Coating kills MRSA

Researchers at Rensselaer Polytechnic Institute have created a nanoscale coating for surgical equipment which eradicates Methicillin Resistant Staphylococcus Aureus (MRSA), the bacteria responsible for antibiotic resistant infections.

The new coating marries carbon nanotubes with lysostaphin, a naturally occurring enzyme used by non-pathogenic strains of Staph bacteria to defend against Staphylococcus aureus, including MRSA. The resulting nanotube-enzyme conjugate can be mixed with any number of surface finishes – in tests, it was mixed with ordinary latex house paint.

In tests, 100 per cent of MRSA in solution were killed within 20 minutes of contact with a surface painted with the latex paint mixture.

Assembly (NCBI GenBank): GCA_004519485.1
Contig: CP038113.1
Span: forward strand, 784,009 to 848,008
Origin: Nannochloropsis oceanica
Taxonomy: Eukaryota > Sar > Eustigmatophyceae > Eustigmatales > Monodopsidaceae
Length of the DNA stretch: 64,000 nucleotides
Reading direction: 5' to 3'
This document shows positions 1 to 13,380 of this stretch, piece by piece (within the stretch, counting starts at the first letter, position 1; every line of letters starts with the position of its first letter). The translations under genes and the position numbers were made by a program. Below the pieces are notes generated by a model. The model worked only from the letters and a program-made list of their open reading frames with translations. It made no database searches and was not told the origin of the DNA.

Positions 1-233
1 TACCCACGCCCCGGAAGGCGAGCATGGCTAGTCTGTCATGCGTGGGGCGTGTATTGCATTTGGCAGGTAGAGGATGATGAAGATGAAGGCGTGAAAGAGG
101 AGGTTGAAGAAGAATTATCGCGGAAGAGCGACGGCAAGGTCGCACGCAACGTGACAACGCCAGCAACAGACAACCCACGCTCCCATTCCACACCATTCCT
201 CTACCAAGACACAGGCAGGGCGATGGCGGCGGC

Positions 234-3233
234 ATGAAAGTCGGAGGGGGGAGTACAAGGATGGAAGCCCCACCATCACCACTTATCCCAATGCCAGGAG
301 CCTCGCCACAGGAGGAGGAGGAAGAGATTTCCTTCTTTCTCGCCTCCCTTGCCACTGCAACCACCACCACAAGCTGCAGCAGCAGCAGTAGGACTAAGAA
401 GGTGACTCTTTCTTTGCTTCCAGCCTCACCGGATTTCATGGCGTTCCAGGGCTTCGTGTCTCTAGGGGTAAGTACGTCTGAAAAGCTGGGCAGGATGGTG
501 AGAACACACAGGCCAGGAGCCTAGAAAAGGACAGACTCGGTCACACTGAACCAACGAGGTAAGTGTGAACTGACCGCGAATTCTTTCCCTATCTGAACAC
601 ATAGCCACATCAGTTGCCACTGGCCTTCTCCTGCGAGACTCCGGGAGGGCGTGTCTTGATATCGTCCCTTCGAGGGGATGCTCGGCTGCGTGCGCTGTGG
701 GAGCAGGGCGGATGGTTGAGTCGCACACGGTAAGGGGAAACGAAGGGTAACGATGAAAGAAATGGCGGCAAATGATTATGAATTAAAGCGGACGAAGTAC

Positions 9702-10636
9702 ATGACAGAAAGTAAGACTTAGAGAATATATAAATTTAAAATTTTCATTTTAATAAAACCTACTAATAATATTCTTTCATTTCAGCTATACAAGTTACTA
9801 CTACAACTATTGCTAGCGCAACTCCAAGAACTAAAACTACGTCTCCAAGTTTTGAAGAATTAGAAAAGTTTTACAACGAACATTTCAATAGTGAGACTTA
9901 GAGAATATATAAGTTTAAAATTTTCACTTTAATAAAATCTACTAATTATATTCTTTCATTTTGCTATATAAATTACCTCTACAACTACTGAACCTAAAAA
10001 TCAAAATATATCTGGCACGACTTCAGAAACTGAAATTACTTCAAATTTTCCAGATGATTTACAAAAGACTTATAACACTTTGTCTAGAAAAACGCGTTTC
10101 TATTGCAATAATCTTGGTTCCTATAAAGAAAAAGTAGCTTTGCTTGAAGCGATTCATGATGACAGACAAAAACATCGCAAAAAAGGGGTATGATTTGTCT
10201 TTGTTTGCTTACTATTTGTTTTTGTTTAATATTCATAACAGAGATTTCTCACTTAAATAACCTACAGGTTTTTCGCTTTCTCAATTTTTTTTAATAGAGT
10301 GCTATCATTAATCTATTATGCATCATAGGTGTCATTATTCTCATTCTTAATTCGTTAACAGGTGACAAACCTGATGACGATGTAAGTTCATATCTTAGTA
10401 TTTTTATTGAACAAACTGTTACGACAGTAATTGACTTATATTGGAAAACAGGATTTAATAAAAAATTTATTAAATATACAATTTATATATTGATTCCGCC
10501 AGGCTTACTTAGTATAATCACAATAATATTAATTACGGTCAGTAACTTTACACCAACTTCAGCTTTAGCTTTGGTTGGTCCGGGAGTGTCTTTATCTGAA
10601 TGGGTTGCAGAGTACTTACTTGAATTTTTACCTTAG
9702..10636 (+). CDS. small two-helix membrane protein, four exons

Unlike other antimicrobial coatings, it is toxic only to MRSA, does not rely on antibiotics, and does not leach chemicals into the environment or become clogged over time. It can be washed repeatedly without losing effectiveness and has a dry storage shelf life of up to six months.

The research into the coating was led by Prof Jonathan Dordick, the director of Rensselaer’s Center for Biotechnology and Interdisciplinary Studies.

’Here we have a system where the surface contains an enzyme that is safe to handle, doesn’t appear to lead to resistance, doesn’t leach into the environment, and doesn’t clog up with cell debris. The MRSA bacteria come in contact with the surface, and they’re killed,’ he said.